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Daily Global Market Summary - 28 January 2021

28 January 2021 Chris Fenske

Most major US and European equity indices closed higher, while APAC was lower across the region. US government bonds closed lower and benchmark European bonds were mixed. European iTraxx and CDX-NA were close to unchanged across IG and high yield. Silver and copper closed higher, while the US dollar, oil, and gold were all lower on the day.


  1. Most US equity markets closed higher except for the Russell 2000 -0.1%; DJIA/S&P 500 +1.0% and Nasdaq +0.5%.
  2. 10yr US govt bonds closed +3bps/1.05% yield and 30yr bonds +3bps/1.81% yield.
  3. CDX-NAIG closed flat/55bps and CDX-NAHY -3bps/317bps.
  4. DXY US dollar index closed -0.2%/90.46.
  5. Gold closed -0.4%/$1,838 per ounce, silver +2.1%/$25.92 per ounce, and copper +0.6%/$3.58 per pound. Silver was as high at +6.5% on the day at 9:46am EST.
  6. Crude oil closed -1.0%/$52.34 per barrel.
  7. Consumption of gasoline turned down last week, according to the Energy Information Administration, remaining below a range that we consider to be normal for this time of year. This indicates continued weakness in internal mobility. Meanwhile, passenger throughput at US airports has been trending lower in recent days to levels similar to those prior to the holidays, indicating that the boost to travel-related measures over the holidays was temporary. (IHS Markit Economists Ben Herzon and Joel Prakken)
  8. US seasonally adjusted (SA) initial claims for unemployment insurance fell by 67,000 to 847,000 in the week ended 23 January. The not seasonally adjusted (NSA) tally of initial claims fell by 101,498 to 873,966. Despite falling last week, initial claims are above levels seen in the past couple of months and remain at historically high levels—the high during the Great Recession was 665,000. (IHS Markit Economist Akshat Goel)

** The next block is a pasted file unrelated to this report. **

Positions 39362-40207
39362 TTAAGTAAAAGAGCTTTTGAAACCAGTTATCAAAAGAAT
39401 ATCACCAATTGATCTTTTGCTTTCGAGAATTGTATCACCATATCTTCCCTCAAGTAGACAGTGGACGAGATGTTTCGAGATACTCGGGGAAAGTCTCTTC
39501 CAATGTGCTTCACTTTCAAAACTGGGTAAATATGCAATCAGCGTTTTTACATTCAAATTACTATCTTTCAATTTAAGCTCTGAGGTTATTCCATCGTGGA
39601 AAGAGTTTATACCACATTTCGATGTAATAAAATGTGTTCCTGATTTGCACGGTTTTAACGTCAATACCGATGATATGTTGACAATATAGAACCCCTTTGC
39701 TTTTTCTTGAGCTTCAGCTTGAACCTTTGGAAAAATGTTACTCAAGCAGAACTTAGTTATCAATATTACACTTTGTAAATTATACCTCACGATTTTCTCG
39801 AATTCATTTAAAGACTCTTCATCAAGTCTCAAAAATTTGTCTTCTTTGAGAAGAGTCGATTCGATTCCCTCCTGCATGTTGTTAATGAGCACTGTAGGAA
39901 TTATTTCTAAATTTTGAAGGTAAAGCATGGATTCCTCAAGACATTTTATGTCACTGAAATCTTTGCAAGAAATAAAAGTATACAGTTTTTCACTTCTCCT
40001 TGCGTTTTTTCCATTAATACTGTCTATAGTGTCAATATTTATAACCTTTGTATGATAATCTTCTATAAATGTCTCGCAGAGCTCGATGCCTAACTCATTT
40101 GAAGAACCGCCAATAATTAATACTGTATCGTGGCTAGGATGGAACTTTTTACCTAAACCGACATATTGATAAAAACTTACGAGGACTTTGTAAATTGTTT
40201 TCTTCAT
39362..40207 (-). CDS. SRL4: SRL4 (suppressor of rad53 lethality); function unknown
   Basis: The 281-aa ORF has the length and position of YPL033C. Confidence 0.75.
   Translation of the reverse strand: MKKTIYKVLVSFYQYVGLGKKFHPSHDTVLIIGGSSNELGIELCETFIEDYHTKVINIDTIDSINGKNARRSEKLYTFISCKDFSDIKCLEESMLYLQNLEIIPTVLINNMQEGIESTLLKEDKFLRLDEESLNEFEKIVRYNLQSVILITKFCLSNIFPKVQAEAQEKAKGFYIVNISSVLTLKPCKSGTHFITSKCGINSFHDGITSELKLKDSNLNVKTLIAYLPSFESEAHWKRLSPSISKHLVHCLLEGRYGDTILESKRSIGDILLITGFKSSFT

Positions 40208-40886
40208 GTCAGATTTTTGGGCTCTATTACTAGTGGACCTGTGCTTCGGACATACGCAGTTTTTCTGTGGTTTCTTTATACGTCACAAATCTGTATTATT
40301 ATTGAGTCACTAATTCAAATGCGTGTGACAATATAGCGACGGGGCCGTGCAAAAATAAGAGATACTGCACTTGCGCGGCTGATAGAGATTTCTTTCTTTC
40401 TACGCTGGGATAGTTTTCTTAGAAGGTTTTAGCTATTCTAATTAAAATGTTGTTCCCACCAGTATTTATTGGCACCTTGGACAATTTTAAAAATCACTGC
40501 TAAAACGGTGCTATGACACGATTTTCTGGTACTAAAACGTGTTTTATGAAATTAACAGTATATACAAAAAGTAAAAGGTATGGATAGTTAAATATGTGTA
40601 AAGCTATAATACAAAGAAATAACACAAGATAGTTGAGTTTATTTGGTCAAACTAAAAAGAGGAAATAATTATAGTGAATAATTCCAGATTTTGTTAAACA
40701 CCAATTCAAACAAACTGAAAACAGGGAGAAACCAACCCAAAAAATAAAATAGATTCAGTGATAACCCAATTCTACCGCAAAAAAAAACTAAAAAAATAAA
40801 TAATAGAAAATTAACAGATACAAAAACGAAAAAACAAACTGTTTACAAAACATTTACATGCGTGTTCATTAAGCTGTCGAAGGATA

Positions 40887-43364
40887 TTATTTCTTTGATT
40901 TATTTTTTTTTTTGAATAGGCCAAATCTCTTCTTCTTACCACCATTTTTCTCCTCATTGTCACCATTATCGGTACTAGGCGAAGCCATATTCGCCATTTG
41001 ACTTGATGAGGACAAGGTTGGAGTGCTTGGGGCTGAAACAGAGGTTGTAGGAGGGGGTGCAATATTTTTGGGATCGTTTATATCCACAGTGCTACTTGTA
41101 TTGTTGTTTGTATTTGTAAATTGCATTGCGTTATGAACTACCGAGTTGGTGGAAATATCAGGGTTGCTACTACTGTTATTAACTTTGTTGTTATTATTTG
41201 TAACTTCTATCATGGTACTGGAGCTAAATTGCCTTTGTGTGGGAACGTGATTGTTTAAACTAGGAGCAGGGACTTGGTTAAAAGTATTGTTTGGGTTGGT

• Seasonally adjusted continuing claims (in regular state programs), which lag initial claims by a week, fell by 203,000 to 4,771,000 in the week ended 16 January. Prior to seasonal adjustment, continuing claims fell by 274,055 to 5,208,719. The insured unemployment rate edged down 0.1 percentage point to 3.4%.
    • There were 426,856 unadjusted initial claims for Pandemic Unemployment Assistance (PUA) in the week ended 23 January. In the week ended 9 January, continuing claims for PUA rose by 1,626,796 to 7,334,193.
    • In the week ended 9 January, continuing claims for Pandemic Emergency Unemployment Compensation (PEUC) rose by 836,596 to 3,863,548. With the latest extension to 24 weeks for PEUC, eligible recipients can receive up to 50 weeks of unemployment benefits between the regular state programs and PEUC.
    • The Department of Labor provides the total number of claims for benefits under all its programs with a two-week lag. In the week ended 9 January, the unadjusted total rose by 2,293,495 to 18,282,090.
  9. US GDP grew at a 4.0% annual rate in the fourth quarter, according to the Bureau of Economic Analysis (BEA)'s "advance" estimate, as the economy continued to recover from last year's sharp, pandemic-driven contraction. This was 1.0 percentage point above our tracking estimate of 3.0% and left the level of GDP 2.5% below the previous peak attained in the fourth quarter of 2019. (IHS Markit Economists Ken Matheny, Michael Konidaris, and Lawrence Nelson)
    • Growth of personal consumption expenditures was firm (2.5%). Fixed investment posted strong gains driven by equipment investment (24.9%) and residential investment (33.5). The contribution of inventory investment to GDP growth declined sharply, from 6.6% to 1.0%, but remained positive. Net exports were a drag on GDP growth (down 1.5 percentage points), but less so than in the third quarter (down 3.2 percentage points).
    • Relative to our final tracking estimate, personal consumption expenditures and nonresidential fixed investment rose more than we anticipated. Government consumption and gross investment declined less than we anticipated, driven by stronger-than-expected increases in defense and state and local spending. These upside surprises were only partially offset by lower-than-expected inventory investment and net exports.